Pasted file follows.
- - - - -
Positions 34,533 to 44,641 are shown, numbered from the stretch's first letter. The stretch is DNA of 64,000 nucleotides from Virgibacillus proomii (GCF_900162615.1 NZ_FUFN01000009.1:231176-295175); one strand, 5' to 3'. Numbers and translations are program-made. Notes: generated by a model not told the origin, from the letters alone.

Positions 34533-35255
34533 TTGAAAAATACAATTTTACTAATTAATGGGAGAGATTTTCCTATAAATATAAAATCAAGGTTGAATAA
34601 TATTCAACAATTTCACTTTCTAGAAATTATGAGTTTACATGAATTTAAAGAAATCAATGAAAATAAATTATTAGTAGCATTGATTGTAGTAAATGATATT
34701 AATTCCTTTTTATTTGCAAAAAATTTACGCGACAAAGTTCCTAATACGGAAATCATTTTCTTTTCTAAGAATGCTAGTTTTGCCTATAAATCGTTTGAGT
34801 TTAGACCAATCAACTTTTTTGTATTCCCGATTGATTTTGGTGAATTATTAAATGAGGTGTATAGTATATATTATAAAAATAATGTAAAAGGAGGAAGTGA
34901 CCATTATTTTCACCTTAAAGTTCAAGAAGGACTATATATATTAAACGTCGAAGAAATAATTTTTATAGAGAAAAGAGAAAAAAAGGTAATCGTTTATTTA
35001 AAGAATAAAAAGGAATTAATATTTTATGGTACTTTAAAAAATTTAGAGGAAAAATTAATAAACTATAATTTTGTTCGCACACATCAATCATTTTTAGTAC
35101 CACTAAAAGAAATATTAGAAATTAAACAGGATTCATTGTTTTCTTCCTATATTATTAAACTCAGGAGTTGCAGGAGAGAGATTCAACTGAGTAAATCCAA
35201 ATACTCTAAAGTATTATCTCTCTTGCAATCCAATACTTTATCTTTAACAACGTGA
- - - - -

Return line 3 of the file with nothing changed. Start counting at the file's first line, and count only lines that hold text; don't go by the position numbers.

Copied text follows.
34533 TTGAAAAATACAATTTTACTAATTAATGGGAGAGATTTTCCTATAAATATAAAATCAAGGTTGAATAA